I have a friend who trains Belgian sheepdogs, which are long-haired, always black, not to be confused with the Malinois, which is short-haired and usually tan and black. Her dogs come with a built-in high drive for rewards [and not necessarily, say, impulsively killin’ varmints]. She has given me guidance over the years on how to train out our dog’s obsession with chomping skunks. Nothing has worked so far, he’s 8 years old now, and he reliably gets skunked once a year. He’s overdue, in fact, this year.

Folks, lemme save you some time and agony: tomato juice never works on skunked fur. If you really have to get the odor down (you won’t eliminate it, that takes months), you’ll need these three vitally useful things on hand:

  • first, use Dawn “Ultra” or similar concentrated store-brand “degreaser” dish soap

  • then, make a paste of baking soda and water, and coat the affected areas, let stand for 10 minutes, rinse with water

  • last rinse: hydrogen peroxide, squirted on the stinkiest areas

As always, never get water in your dog’s ears. Standing water inside canine ear canals is bad and expensive to treat and can take a while.

Keep these by the door, outside, so you don’t have to go into the house to get them. Chances are you may be getting a wash down as much as your skunked dog if you were holding the leash. Wash outside if you can. Skunk smell lingers curiously long in a house, even one with an excellent, new exhaust fan in the bathroom.

A few years ago my husband walked our dog on a leash out here at midnight, got skunked slightly along with the dog (point-blank). Had to go to a job interview the next morning. Oh what an ice-breaker that was…


#12

The peroxide is the magic bit, but the last time she got skunked? The yard (yep happened in our yard) smelled for five months.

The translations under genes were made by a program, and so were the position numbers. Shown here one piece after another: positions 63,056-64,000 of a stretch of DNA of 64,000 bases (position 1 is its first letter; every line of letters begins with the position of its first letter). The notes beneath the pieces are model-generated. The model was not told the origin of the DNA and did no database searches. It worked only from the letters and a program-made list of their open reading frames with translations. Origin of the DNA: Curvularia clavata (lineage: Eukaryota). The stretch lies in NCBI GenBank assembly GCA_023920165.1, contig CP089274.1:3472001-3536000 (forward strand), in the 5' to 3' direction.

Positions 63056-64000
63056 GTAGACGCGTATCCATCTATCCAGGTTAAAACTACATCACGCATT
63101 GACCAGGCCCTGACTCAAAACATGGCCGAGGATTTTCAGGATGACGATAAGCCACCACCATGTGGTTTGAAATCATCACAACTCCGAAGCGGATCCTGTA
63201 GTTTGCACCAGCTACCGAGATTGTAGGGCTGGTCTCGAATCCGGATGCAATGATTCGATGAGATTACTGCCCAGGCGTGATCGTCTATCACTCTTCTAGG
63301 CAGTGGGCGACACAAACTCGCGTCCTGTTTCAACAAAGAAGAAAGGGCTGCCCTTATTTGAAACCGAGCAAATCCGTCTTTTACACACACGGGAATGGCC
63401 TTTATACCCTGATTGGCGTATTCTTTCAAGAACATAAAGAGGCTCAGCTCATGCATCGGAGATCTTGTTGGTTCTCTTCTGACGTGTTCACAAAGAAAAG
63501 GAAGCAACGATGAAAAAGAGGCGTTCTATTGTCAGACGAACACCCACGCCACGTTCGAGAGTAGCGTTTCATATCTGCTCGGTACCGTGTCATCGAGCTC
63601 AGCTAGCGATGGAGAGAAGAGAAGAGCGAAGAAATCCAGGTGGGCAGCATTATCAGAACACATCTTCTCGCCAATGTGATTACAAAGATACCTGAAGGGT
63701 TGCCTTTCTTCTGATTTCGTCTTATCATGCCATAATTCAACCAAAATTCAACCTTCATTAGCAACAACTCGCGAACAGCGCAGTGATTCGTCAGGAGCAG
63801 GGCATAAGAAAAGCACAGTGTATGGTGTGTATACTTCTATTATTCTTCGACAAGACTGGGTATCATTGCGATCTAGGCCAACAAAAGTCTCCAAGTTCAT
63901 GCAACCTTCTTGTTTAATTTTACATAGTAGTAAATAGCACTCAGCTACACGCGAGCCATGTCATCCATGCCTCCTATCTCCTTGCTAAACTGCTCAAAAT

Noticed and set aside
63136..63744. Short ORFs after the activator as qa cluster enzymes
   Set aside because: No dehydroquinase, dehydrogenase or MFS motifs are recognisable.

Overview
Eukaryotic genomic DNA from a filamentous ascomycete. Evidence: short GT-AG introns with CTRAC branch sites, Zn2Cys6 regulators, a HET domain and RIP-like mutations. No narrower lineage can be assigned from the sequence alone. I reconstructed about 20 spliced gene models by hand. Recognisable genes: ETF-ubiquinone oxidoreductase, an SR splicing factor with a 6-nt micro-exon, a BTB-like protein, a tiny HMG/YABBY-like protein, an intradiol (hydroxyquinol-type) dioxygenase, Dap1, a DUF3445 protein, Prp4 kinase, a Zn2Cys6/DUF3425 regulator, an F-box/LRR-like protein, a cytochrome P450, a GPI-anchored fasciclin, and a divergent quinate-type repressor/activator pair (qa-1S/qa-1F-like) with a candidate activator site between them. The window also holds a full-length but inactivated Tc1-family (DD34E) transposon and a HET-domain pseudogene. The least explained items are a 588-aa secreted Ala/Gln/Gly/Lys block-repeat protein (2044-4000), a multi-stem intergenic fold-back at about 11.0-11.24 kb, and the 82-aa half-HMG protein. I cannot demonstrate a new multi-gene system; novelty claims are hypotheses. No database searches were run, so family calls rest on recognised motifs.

Five. Flipping. Months.


#13

So, there’s a rare gene mutation that renders one impervious to skunk stench. Oh, we can smell something we mentally register as “skunk”, but it smells fine. One of my daughters inherited the gene too.

Genetics is a source of endless wonder and fascination.


#14

Oh dear oh dear. Ahem. It is funny though. Goldens are chowhounds, I admit. Still, usually a very even-tempered breed, and I often see them in their work harnesses alongside their blind, deaf or handicapped owners.

The best obedience- and agility-course dogs are pretty hard to live with, though.

You need really work them a lot every day, and if you’re not herding sheep or cattle or airplane luggage etc., you and the inside of your house will be in for a hard time. This is true especially for the Alaskan sled dog breeds: beautiful animals, but all cooped up in a house makes 'em destructive and nutty. There are legions of YouTube videos showing them acting out, chewing stuff up.

Humans are weird animals as well, I think.


#15

Dang. Want!
Sign me up.

I also want the genetic mutation that renders me unresponsive to urushiol.

I could also stand to be a notch or two smarter, so if there’s a beneficial mutation that pushes me past my poor math skills, sign me up for that one.


#16

Been there.


#17

I had a dog named Stay. I’d say come here Stay! and after a while he just ignored me.


#18

And I thought it was a link to the merengue dancing dog https://youtu.be/Nc9xq-TVyHI

(how do you get it to embed?)


#19

post a youtube link in a new line, without spaces


#20

That smell wakes me up from a deep sleep every single time. My husband sleeps next to the window, and all it takes is one “s-k-u-n-k!” to get him out of bed and shutting all three sash windows in six seconds flat.